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Spatially periodic domain wall pinning potentials: Asymmetric pinning and dipolar biasing
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Image of FIG. 1.
FIG. 1.

(a) Cross-sectional schematic showing the general structure of each sample. The lower continuous soft ferromagnetic film and upper hard multilayer nanoplatelet stacks are shaded in gray. Each array is denoted X/Y with X and Y, respectively, the intended width and edge-to-edge spacing of the nanoplatelets. Zoomed in scanning electron micrographs of the (b) 200/400, (c) 200/200, and (d) 50/100 nanoplatelet arrays. (e) Positive-field-driven switching of the continuous film (sharp transition) and nanoplatelets (gradual transition) following negative saturation measured using the spatially averaged PMOKE microscopy method outlined in Sec. III C .

Image of FIG. 2.
FIG. 2.

(a) Perpendicular component of the stray field beneath positively saturated nanoplatelets ( ) as calculated at the center of the soft layer in the 200/1000, 200/400, 200/200, and 50/100 arrays. The solid line represents the stray field value along a line passing through the center of a row of nanoplatelets. The dotted line corresponds to its value averaged over a moving window in the plane of the continuous layer with a width of 10 nm and a length equal to the array period. The latter allows one to visualize the field experienced by a straight wall moving through the array averaged along its length. (b) Plot of the perpendicular component of the nanoplatelet stray field for the 200/200 array beneath two neighboring nanoplatelets.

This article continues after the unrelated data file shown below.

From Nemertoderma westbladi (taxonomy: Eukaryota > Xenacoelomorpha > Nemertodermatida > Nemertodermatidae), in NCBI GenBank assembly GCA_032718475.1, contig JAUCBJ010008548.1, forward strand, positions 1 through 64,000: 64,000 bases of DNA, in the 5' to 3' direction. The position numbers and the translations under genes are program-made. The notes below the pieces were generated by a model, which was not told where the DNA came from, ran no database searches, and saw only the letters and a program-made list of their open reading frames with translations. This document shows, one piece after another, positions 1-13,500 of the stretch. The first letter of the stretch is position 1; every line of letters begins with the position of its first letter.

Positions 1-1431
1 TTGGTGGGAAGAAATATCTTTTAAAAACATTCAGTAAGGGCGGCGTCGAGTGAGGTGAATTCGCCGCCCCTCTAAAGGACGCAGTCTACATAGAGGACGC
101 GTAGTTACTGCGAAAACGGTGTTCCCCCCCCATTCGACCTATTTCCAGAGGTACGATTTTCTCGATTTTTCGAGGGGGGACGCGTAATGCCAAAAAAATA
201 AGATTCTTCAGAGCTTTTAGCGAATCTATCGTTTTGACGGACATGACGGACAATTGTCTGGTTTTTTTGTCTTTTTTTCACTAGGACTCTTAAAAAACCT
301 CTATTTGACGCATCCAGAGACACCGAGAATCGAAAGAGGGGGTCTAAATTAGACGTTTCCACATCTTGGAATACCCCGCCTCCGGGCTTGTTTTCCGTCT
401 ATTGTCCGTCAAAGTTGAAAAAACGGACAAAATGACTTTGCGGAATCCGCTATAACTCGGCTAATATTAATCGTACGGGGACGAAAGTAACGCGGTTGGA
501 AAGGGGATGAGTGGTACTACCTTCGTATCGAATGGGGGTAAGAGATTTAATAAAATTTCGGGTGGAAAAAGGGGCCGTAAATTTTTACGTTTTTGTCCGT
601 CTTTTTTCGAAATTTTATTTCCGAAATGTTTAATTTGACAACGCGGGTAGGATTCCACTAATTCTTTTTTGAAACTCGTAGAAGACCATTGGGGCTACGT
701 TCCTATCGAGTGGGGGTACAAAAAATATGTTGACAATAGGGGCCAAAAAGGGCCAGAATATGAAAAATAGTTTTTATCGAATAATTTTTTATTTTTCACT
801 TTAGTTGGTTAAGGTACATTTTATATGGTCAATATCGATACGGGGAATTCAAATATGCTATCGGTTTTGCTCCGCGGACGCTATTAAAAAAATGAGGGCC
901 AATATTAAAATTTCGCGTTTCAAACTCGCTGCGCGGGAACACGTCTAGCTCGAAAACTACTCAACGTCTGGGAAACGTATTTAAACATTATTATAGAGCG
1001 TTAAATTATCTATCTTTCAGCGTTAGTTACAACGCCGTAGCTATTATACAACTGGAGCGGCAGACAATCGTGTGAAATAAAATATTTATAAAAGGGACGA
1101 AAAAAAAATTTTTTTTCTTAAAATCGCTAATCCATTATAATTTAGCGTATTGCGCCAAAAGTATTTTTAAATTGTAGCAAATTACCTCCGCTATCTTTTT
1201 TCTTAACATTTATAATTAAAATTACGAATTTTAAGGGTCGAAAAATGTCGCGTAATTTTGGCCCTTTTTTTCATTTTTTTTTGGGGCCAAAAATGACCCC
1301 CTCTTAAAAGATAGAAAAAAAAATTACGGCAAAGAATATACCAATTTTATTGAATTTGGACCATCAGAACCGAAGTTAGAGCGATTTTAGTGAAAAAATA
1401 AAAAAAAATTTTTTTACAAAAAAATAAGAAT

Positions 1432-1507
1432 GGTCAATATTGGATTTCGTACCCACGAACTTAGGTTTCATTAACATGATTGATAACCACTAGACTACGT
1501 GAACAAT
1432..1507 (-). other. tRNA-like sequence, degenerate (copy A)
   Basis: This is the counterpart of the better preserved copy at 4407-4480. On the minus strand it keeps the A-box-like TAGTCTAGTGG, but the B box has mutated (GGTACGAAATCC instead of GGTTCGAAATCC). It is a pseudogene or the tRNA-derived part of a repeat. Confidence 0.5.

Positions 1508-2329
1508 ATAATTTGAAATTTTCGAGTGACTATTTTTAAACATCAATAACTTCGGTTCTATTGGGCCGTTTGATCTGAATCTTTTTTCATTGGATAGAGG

Image of FIG. 3.
FIG. 3.

Micromagnetic simulation (400 nm × 2400 nm) of domain walls propagating through an ideal (defect free) Co(0.65 nm) layer towards the location of two nanoplatelets for the (a) P configuration ( and ) and the (b) AP configuration ( and ). The perpendicular component of the field of the nanoplatelets within the calculation region has been superimposed on the image (the blue and red “squares”). The color code for the film's magnetization and the nanoplatelets' perpendicular dipolar fields is +z = blue, −z = red, and +y = green (Bloch domain wall).